According to the two-way robust ANOVA results (Table 2), framework polymer materials, veneer materials, and framework polymer materials–veneer materials exhibited significant differences (p < 0.05).

Table 2 Two-way Robust analysis of variance results (ANOVA)

A statistically significant difference was obtained between the median shear bond strength (SBS) values of the veneer materials and framework polymer materials (p = 0.029). The median strength of the PEEK (P) was 4.82 MPa, while the median strength of the BioHPP (B) was 7.98 MPa. A statistically significant difference was found between the medians of shear bond strength compared to those of veneer materials, regardless of the framework polymer material (p < 0.001). The median strength of Vitablocs Mark II (VM) was 5.93 MPa, the median strength of Cerasmart (CS) was 2.60 MPa, and the median strength of Vita Enamic (VE) was 3.54 MPa. While a significant difference was found between VM and CS (p < 0.001) and between VM and VE (p = 0.003), the difference between VE and CS was not significant (p = 0.114).

A statistically significant difference was obtained between the median shear bond strength according to the framework polymer material and veneer materials interactions (p = 0.013). The median shear bond strength values (minimum–maximum; MPa) are presented in Table 3 (p < 0.05). The shear bond strengths of framework polymer materials and veneer materials are presented in Fig. 1 as a box plot.

Table 3 Median (minimum–maximum) values and multiple comparisons of shear bond strength (MPa) according to framework polymer materials and veneer materials
Fig. 1
figure 1

Shear bond strength (MPa) according to framework polymer materials and veneer materials after thermal aging

VM exhibits higher bond strength values with PEEK (4.82 MPa) than CS and VE. Although VE has the lowest bond strength (2.99 MPa) when PEEK is chosen as the framework material, there is no statistically significant difference between P-VM, P-CS and P-VE (p > 0.05).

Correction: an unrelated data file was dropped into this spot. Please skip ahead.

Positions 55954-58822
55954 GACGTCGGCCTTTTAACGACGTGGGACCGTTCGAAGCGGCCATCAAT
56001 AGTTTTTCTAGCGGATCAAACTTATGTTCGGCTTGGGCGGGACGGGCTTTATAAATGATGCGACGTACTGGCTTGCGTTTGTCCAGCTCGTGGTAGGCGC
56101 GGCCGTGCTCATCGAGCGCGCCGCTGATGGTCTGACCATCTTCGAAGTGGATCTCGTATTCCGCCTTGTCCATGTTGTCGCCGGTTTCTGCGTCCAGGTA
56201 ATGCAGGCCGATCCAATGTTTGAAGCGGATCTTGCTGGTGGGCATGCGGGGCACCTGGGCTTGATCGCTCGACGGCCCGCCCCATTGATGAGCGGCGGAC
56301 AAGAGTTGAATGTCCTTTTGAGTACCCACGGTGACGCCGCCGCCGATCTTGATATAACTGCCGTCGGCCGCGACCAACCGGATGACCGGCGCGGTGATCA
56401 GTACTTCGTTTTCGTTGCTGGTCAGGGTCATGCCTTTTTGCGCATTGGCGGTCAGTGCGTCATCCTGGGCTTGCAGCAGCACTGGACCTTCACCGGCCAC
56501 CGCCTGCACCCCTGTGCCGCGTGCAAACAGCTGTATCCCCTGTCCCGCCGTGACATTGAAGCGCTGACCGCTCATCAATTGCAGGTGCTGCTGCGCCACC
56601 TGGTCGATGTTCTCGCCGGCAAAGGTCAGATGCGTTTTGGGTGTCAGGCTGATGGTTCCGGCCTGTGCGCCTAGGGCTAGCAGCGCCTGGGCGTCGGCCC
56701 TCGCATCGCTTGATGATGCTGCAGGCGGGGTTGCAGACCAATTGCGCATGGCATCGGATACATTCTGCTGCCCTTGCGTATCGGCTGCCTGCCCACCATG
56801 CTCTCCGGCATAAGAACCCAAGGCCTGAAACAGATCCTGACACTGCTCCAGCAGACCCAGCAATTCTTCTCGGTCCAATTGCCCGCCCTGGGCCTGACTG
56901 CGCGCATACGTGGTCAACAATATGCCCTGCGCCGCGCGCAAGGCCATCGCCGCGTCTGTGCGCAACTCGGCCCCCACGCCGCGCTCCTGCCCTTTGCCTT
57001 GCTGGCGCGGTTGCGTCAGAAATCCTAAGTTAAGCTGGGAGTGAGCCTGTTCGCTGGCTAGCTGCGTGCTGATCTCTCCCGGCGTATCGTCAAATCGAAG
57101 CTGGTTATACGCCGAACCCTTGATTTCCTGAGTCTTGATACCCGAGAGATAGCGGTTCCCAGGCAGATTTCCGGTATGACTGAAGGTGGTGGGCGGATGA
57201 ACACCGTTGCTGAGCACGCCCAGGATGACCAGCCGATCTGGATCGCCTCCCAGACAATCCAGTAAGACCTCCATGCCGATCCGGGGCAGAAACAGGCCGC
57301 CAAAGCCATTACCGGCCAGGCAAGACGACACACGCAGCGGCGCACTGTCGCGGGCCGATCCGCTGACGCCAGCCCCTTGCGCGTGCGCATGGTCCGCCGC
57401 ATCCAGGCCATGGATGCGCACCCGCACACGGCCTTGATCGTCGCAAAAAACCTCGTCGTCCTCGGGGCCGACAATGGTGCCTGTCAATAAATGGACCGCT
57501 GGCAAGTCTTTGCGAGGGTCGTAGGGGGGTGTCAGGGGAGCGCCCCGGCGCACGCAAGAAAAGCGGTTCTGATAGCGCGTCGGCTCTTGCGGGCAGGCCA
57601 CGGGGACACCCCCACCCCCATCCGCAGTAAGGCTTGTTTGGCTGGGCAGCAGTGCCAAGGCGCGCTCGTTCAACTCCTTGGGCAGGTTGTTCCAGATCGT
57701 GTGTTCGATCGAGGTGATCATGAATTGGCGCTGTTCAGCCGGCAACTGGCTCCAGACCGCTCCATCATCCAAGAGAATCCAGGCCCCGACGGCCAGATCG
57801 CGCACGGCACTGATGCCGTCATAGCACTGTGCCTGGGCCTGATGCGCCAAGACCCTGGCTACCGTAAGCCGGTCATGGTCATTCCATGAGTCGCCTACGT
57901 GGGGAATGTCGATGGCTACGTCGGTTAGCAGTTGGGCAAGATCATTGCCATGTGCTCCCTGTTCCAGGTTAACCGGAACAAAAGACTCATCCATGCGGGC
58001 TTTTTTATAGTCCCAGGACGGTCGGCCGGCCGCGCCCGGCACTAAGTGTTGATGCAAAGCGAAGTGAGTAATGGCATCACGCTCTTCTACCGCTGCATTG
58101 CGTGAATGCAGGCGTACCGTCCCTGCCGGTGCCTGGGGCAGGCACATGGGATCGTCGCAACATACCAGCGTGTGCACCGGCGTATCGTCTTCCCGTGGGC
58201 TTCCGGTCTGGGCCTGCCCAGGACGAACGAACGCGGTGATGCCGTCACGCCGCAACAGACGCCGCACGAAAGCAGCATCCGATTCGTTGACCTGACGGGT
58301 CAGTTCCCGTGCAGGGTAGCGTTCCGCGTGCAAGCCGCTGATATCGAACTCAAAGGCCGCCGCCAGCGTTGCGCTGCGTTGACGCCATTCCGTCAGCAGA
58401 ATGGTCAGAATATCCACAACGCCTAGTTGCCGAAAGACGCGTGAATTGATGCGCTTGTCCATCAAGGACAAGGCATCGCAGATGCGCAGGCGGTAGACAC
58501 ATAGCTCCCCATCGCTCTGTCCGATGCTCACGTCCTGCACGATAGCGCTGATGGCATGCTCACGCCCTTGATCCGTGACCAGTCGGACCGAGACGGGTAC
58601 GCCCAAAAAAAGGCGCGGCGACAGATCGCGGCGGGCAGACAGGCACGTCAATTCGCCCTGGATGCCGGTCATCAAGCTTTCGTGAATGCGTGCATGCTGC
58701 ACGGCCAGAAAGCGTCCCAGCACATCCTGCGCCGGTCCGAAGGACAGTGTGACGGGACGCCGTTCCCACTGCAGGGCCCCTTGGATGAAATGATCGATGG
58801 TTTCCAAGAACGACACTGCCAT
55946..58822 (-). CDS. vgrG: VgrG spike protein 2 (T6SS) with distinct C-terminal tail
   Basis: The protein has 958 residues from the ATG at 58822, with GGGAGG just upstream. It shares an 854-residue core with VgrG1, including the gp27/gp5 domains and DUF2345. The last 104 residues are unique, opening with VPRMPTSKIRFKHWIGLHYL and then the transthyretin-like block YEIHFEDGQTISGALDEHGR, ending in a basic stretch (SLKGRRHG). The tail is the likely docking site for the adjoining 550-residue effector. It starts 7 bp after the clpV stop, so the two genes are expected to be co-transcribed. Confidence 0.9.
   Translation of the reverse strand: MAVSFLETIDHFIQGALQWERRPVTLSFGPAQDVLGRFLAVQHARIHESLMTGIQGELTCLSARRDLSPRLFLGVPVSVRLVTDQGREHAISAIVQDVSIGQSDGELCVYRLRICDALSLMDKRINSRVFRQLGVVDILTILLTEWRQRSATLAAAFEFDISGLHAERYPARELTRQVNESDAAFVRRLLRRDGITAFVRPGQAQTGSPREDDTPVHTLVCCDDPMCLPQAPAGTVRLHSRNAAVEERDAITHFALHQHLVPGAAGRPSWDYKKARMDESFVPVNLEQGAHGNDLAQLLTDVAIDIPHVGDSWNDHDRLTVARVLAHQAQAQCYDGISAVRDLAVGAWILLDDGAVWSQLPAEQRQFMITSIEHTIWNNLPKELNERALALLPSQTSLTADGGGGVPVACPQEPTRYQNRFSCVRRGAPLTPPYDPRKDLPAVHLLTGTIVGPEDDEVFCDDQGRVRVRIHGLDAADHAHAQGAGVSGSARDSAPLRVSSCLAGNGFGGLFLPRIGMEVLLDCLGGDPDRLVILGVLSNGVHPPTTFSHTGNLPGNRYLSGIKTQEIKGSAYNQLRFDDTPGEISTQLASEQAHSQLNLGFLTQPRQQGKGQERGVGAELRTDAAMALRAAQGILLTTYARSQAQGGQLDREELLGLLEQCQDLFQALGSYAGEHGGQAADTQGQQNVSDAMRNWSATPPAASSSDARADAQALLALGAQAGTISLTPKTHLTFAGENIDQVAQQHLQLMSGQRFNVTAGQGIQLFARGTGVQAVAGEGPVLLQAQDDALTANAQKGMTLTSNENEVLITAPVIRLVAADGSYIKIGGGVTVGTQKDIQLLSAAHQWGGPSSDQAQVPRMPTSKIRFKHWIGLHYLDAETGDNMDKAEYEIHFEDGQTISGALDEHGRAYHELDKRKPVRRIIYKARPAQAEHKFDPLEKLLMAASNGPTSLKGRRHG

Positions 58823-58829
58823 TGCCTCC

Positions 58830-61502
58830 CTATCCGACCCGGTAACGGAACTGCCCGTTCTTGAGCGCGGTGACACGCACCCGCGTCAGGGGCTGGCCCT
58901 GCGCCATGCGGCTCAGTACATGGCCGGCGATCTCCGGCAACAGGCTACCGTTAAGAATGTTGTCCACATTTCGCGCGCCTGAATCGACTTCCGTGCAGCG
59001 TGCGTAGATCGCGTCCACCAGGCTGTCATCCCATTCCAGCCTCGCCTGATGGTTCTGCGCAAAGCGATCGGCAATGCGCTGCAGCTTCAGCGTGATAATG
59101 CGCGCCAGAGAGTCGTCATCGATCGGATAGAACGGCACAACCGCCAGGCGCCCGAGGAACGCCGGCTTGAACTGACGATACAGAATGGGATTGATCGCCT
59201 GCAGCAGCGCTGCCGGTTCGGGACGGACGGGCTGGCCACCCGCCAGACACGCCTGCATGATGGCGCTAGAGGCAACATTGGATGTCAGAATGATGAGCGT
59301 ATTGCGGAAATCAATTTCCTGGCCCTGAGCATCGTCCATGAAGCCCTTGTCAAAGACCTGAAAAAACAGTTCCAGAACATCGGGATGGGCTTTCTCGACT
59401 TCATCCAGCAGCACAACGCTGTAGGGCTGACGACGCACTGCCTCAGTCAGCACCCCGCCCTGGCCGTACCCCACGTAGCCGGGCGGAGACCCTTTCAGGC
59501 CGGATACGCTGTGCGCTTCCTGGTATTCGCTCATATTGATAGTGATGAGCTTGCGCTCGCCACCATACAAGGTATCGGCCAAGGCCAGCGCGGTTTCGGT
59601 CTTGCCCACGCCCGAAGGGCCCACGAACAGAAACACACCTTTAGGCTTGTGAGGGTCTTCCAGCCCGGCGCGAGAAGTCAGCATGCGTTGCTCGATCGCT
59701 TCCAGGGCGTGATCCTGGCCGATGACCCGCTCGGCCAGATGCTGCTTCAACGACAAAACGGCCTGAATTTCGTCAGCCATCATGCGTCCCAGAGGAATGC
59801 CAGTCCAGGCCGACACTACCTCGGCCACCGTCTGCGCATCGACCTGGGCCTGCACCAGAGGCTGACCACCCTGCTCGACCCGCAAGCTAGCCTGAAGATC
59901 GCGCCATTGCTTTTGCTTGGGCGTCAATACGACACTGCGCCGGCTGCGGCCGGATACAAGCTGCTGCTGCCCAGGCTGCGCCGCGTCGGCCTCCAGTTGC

The highest bond strength values among all the groups are observed when the BioHPP framework material is bonded with VM (7.98 MPa), while the lowest bond strength is between B-CS (2.21 MPa). According to multiple comparisons, the differences between the B-CS and B-VE groups are not statistically significant (p > 0.05). The interaction effects of B-VM on both B-CS and B-VE are statistically significant (p < 0.05).

VM has the highest bond strengths with both PEEK (4.82 MPa) and BioHPP (7.98 MPa), and the difference between B-VM and P-VM is statistically significant (p < 0.05). A higher bond strength can be achieved when CS is bonded with PEEK (3.04 MPa), while VE has a greater bond strength with BioHPP (4.51 MPa). However, these differences for CS and VE are not statistically significant (p > 0.05).

SEM images of fractured veneer materials according to the framework polymer material are presented in Fig. 2.

Fig. 2
figure 2

SEM images of fractured surfaces (300 × original magnification). a PEEK-Vitablocs Mark II (P-VM). b BioHPP-Vitablocs Mark II (B-VM). c PEEK-Cerasmart (P-CS), d BioHPP-Cerasmart (B-CS). e PEEK-Vita Enamic (P-VE), f BioHPP-Vita Enamic (B-VE)

On the surfaces where the veneer materials are debonded from the framework polymer material, BioHPP is rougher than PEEK and contains adhesive residues. Compared to those of BioHPP, the PEEK samples have smoother areas reflecting adhesive bond failures. HF acid provides an adhesive resin bonding area by making the surfaces irregular in all ceramics. Fragmented fractures occur in the ceramics. Sharp-edged resin cement and ceramic residues are prominent on the B-VM and B-CS surfaces. Fine cracks can be observed in the polymer primer structure on the surfaces of P-CS and B-CS. A porous and ringed bonding site can be observed on the P-VM surface.

EDX analysis findings of the framework polymer materials and veneer materials are presented in Fig. 3.

Fig. 3
figure 3

EDX analysis of the framework polymer materials and veneer materials (by weight). a PEEK. b BioHPP. c Vitablocs Mark II. d Cerasmart. e Vita Enamic

PEEK contains approximately 63.97% carbon, 35.10% oxygen and 0.92% silicon by weight. BioHHP contains approximately 47.81% carbon, 16.47% oxygen, 14.56% silicon, 14.35% ytterbium, and 6.81% fluorine by weight. Vitablocs Mark II contains approximately 49.29% carbon, 28.33% oxygen, 14.74% silicon, 4.34% fluorine, 2.28% aluminum, and 1.02% barium by weight. Cerasmart contains approximately 44.32% carbon, 22.33% barium, 13.58% oxygen, 9.87% fluorine, 6.78% silicon, and 3.12% aluminum by weight. Vita Enamic contains approximately 31.56% carbon, 38.47% oxygen, 19.49% silicon, 6% sodium, and 4.47% aluminum by weight.


The results of this in vitro study show that different polymer framework materials and CAD–CAM veneer materials significantly affect the shear bond strength; thus, the null hypothesis is rejected.